Everyone around D.C. United - the coaches, players, and fans - were all likely nervous about how long Fabian Espindola's suspension for shoving an assistant referee would be. Unfortunately, the news appears worse than expected, as Steve Goff of the Washington Post is reporting that Espindola will be banned for United's first six MLS games of 2015. It's worth noting that this suspension does not apply to any other competition, so Espindola will be available to face LD Alajuelense in the CONCACAF Champions League quarterfinals.
The incident in question came in United's 2-1 win against the New York Red Bulls, a result that was not good enough to stave off elimination. By all accounts, Espindola was upset at assistant referee George Gansner for failing to call a throw-in for United in the build-up to what turned out to be the series-deciding goal. Simon Borg summed up the situation pretty accurately at the league's site in this video:
Espindola shoves Gansner after full time at 1:04 in the above video, and there's really no defending it. Even if the ball did cross the line, shoving Gansner was never going to solve anything and has to be considered unacceptable conduct.
Interestingly, this wasn't the only suspension handed out in these playoffs for this offense. Sebastian Fernandez of the Vancouver Whitecaps was given a four-game suspension after his side fell to FC Dallas in the first round. The difference in severity probably relates to two things: First, Fernandez made less obvious contact with referee Mark Geiger than Espindola did with Gansner. Second, Espindola has been before the MLS Disciplinary Committee before, and though they probably still owe him a break for failing to overturn the nonsensical red card Geiger gave him at Red Bull Arena in September, the DisCo doesn't tend to cut guys slack when they go after referees.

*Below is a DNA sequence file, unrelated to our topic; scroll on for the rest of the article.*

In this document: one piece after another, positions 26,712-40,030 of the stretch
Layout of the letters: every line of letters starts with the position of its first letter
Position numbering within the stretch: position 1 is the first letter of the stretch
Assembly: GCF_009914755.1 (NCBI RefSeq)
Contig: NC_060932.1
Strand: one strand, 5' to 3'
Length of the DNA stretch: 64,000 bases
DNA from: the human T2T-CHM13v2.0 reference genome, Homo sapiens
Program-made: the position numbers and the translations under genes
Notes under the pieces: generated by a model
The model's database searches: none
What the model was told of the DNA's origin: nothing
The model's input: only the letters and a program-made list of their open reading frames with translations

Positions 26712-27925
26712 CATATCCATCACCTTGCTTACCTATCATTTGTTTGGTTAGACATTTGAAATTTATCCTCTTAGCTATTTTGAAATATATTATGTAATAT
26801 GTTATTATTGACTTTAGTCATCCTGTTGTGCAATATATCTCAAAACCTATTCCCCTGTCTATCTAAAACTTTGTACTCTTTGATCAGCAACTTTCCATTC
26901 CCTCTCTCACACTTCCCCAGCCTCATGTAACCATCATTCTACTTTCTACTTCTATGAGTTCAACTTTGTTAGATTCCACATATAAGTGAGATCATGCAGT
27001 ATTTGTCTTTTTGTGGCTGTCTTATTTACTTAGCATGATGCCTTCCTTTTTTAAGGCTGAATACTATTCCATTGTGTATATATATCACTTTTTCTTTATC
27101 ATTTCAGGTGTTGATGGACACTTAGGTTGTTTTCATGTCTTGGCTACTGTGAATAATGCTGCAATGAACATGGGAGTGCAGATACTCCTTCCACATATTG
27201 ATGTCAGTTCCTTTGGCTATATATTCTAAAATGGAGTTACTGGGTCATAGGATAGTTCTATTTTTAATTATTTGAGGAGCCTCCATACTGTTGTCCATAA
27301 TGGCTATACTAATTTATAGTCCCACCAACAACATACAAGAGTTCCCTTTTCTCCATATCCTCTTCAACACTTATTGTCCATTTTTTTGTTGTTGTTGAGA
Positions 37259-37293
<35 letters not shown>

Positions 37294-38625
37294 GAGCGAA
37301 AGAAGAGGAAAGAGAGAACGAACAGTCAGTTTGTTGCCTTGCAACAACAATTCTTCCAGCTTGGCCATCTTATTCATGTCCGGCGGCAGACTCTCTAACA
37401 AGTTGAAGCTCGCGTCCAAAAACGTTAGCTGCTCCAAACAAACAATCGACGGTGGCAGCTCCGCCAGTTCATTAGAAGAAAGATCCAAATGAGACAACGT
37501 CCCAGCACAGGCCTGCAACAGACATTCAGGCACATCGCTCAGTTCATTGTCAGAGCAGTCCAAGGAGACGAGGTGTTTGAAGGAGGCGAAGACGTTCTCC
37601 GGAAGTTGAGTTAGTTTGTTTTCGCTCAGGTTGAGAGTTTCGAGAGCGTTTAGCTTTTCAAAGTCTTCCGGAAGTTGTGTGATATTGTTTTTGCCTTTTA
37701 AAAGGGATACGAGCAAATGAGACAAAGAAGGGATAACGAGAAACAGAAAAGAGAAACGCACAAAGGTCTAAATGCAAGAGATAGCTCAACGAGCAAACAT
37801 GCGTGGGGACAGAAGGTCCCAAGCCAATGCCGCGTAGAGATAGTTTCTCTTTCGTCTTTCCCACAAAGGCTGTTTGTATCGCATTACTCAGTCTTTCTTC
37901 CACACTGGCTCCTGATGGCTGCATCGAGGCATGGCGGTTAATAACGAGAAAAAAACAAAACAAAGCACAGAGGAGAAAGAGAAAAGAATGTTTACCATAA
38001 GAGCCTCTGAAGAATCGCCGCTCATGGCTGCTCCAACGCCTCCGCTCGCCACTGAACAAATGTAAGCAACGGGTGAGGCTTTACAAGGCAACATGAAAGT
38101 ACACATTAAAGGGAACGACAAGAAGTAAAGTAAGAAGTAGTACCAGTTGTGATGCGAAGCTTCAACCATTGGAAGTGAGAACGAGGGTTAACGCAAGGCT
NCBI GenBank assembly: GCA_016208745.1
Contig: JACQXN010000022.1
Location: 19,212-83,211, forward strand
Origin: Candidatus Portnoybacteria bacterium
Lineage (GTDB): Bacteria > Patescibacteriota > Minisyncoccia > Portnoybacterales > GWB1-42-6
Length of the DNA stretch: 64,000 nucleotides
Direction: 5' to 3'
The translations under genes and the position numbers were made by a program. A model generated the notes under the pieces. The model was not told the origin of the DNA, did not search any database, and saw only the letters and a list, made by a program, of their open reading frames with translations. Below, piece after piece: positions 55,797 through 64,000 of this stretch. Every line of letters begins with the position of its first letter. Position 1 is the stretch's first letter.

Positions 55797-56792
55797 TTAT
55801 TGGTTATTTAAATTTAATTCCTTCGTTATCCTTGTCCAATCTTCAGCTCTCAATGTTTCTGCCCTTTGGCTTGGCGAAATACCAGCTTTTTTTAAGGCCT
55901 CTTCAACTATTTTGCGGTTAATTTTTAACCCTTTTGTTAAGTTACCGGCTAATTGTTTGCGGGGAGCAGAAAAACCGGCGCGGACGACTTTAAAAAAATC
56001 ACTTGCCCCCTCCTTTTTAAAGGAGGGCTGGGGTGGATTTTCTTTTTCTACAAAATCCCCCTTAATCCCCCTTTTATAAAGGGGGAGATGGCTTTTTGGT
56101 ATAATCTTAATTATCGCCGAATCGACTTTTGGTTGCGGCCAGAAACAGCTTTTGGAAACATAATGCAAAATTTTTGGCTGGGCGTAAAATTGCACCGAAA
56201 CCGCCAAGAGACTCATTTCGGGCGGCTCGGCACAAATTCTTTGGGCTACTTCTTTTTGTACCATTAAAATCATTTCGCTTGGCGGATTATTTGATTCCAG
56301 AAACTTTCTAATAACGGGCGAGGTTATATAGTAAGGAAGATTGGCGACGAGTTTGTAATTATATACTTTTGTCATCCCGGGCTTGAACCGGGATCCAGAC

Six games is a long time in MLS. It's nearly 20% of the season. Here at B&RU, commenter itwasi posted a statistical analysis of a persistent truth in this league: The first six games of a given season have, in recent years, been a reliable indicator of a team's playoff hopes. As odd as it sounds, a solid majority of the eventual playoff teams make themselves known after just six matches. That means this suspension is potentially a bigger story than we might imagine.
Of course, MLS is going to expand the playoffs next season, so the path to a playoff spot is going to be slightly easier next season than it was in 2014. That's a positive. However, the fact remains that only one or two slow starters a season really recover and amount to anything. For the rest of the teams that get off to a bad start, the lost confidence tends to become a pretty vicious cycle.
"Winning is a habit" is a truism, and we can't always trust truisms, but it's not much of a stretch to note that the Black-and-Red got into the habit of winning in 2014 and as a result managed to sneak away with some wins that should have been ties and some ties that should have been losses. In 2015, it appears that United's early-season habits will largely be determined by what can be done without Espindola on the field.